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May 24, 2011

7

OSD: “Run As” Caveats

When trying to run some customization scripts during an OSD Task Sequence, I found some issues when trying to use the Run As feature during a Run Command Line step.  In my case, I wanted to add the computer object that was being built in the Task Sequence to a custom group in Active Directory.

I found that my script (PowerShell based) ran perfectly when executed in a windows environment, but during the task sequence it would fail.  The root of the problem was that the Run As functionality affects the ability to access COM objects.  When using the Run As feature, I was unable to connect to and manipulate Active Directory.  I found that I had to run the script without the Run As option and embed the credentials in the script itself.  (I used some methods to encrypt the password, but that is really outside the scope of this blog post).  In my case, when using PowerShell, I used the Invoke-Command with the -Credential cmdlet.  The reason I used that cmdlet is because Start-Process and Start-Job can’t use the -Credential parameter when running as Local System (which is what the task sequence uses).

One thing to keep in mind when writing scripts to be used in OSD, if you need to elevate permissions, you may not be able to use the Run As option and may need to find an alternate way of elevating permissions.

7 Comments Post a comment
  1. BarryB
    May 31 2011

    Nice post, I been trying to figure this out for a couple of days! Think I chose the worst time ever to start using powershell for my OSD scripts 🙁

    Reply
  2. Brent
    May 31 2011

    BarryB,
    Yeah, it took me a while to figure out why it wasn’t working. I didn’t test it very extensively, but it appeared that vbs scripts experienced the same issue that my PowerShell scripts did when using the Run As; so I ended up sticking with Powershell. Hope you can get yours working! OSD is definitely not the easiest place to start messing with scripts, sometimes things just don’t work…

    Reply
  3. BarryB
    Jun 1 2011

    I think I’m close, using Invoke-Command though it is not querying AD :/ and I know for sure the script is good! I used -ScriptBlock paramameter and hosting my code in there for now tried both [ADSI] and New-Object to connect to the object and they both work, just not in the script lol.

    Also do your workstations have WinRM enabled on them? Mine don’t just now but the script isn’t running on a machine with it enabled.

    Thanks

    Reply
  4. Brent
    Jun 1 2011

    BarryB,

    Yes, we have WimRM enabled, but it doesn’t run during OSD. Invoke-Command does require WimRM on the target machine.

    What I did was to actually use the command like this: Invoke-Command -FilePath “myscript.ps1” -ArgumentList MyParameter -ComputerName adserver -Credential $Credentials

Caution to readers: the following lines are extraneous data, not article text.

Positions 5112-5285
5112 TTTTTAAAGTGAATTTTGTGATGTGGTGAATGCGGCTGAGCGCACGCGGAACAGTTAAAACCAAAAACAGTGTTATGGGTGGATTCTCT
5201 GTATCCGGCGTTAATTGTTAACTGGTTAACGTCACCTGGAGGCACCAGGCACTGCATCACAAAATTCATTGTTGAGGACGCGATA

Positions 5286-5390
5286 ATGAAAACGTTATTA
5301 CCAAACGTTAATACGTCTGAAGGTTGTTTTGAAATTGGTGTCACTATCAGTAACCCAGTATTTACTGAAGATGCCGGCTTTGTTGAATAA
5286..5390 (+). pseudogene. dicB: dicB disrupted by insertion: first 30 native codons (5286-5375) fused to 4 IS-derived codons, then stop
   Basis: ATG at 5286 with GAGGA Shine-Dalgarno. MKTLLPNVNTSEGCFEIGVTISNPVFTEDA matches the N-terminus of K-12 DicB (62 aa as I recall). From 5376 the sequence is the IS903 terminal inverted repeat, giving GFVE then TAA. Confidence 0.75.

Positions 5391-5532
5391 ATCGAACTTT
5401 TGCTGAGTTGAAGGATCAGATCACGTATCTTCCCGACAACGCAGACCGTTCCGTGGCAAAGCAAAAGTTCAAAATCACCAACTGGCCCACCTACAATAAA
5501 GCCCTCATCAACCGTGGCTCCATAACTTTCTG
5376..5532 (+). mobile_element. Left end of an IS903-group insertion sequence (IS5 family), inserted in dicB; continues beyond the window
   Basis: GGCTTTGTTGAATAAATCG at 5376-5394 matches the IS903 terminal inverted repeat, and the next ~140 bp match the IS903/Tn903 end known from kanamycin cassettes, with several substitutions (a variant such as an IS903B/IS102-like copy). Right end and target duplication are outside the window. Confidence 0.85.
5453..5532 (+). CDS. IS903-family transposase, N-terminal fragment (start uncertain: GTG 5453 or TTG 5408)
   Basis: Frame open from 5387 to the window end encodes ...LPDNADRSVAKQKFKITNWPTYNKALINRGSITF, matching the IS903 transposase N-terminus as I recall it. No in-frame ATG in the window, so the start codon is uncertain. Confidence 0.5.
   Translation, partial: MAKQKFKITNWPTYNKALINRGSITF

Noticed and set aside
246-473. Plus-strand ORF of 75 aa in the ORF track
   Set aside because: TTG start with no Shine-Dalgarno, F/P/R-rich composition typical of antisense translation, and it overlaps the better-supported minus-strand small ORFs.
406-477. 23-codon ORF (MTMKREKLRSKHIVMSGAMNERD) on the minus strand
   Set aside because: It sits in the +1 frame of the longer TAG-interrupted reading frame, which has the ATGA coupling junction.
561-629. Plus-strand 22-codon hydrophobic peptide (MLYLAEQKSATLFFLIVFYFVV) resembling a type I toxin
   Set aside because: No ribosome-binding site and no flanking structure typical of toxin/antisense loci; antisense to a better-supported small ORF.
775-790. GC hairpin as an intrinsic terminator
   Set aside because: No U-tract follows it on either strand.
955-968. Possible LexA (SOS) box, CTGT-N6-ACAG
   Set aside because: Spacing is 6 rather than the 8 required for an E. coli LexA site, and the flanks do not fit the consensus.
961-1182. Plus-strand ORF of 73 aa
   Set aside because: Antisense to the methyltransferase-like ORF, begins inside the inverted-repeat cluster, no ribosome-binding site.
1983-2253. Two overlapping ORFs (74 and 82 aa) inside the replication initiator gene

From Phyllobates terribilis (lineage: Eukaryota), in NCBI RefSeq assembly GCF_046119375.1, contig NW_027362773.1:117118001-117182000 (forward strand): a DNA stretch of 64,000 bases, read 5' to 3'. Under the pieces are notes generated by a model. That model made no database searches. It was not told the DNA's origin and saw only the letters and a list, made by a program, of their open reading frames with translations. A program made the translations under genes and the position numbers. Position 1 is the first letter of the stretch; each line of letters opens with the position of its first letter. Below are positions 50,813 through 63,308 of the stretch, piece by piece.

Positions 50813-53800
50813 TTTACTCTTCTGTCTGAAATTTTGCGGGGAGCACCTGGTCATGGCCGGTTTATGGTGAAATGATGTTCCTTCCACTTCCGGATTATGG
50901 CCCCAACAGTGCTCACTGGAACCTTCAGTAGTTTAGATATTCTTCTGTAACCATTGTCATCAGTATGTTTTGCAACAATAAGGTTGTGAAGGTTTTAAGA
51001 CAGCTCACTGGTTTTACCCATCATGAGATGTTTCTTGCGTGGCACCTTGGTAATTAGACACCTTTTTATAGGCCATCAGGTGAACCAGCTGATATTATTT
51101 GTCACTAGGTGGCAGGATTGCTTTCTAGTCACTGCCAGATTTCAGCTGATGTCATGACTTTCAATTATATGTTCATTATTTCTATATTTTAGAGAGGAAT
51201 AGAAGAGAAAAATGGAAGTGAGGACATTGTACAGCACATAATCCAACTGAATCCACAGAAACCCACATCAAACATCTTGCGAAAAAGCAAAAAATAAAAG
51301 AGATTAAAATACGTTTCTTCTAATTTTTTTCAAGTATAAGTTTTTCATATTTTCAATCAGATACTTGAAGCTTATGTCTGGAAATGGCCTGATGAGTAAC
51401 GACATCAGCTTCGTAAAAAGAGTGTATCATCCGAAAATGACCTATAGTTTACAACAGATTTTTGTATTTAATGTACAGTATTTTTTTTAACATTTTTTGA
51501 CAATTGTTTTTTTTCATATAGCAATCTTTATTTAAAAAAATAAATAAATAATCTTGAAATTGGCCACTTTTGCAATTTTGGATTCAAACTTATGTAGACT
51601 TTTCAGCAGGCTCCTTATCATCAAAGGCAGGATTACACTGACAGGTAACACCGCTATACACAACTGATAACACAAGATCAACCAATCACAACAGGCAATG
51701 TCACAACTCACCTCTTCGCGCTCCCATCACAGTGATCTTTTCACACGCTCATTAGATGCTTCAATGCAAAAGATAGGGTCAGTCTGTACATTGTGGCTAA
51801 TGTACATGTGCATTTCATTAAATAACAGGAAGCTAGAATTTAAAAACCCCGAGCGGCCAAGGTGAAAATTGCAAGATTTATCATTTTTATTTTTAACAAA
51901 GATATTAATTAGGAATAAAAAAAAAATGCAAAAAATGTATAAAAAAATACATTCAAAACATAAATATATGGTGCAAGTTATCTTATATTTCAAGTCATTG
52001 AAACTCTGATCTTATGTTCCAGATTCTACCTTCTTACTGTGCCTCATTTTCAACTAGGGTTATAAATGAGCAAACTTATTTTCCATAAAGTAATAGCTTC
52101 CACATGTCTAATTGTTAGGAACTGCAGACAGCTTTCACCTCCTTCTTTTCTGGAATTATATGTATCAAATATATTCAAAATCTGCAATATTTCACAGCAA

myscript.ps1 is the script that actually does all the work (except in my case populating $Credentials, that way all my objects get created on the remote machine. You should be able to use the -ScriptBlock parameter if you prefer and embed all your code there, if you wanted to keep it all in one file; I just haven’t tested it that way. I got my script working first on its own, this I worked on wrapping it in the Invoke-Command.

    Do you have PS Remoting setup and working on your target machine? Have you tested invoke-command with a simple command like ipconfig? Does it work if you run script manually without Invoke-Command on a regular machine?

    Reply
  5. BarryB
    Jun 2 2011

    Thanks Brent,

    I did try the file method as well, I really need this to run within OSD phase however rather than outwith, it is to do AD related work as part of the OSD process, I have opened a case with MS as well as not being able to manipulate AD objects is really going to hinder the rebuild process.

    Cheers,
    Barry

    Reply
  6. Travis
    Jul 24 2012

    I just spent days trying to figure this out and finally stumbled on your post. I’m surprised this isn’t well documented with a Microsoft KB or something. I’m using AutoIT scripts but ran into the same issues with COM objects. Most were giving me access denied.

    I’m wondering if this is related to DCOM/COM security in Win7? I noticed the other day that there are some permissions out there based on interactive login. Is the RunAs always non-interactive? Haven’t tested but perhaps tweaking permissions a little in dcomcnfg.exe may do the trick. Has anyone played around with it from that angle yet?

    Reply
  7. Hermes
    Jul 26 2012

    For anyone that have still this problem:

    For the execution of task with alternate credential out of a process running in local system context is there no way out.
    But, if you need to do some Active Directory (ad) related tasks you can connect to ad with the alternate credential:

    $d = New-Object System.DirectoryServices.DirectoryEntry(“LDAP://$DomainName”, $User, $Password)

    After this you can do anything the user can do in ad.

    I hope this help.

    Reply

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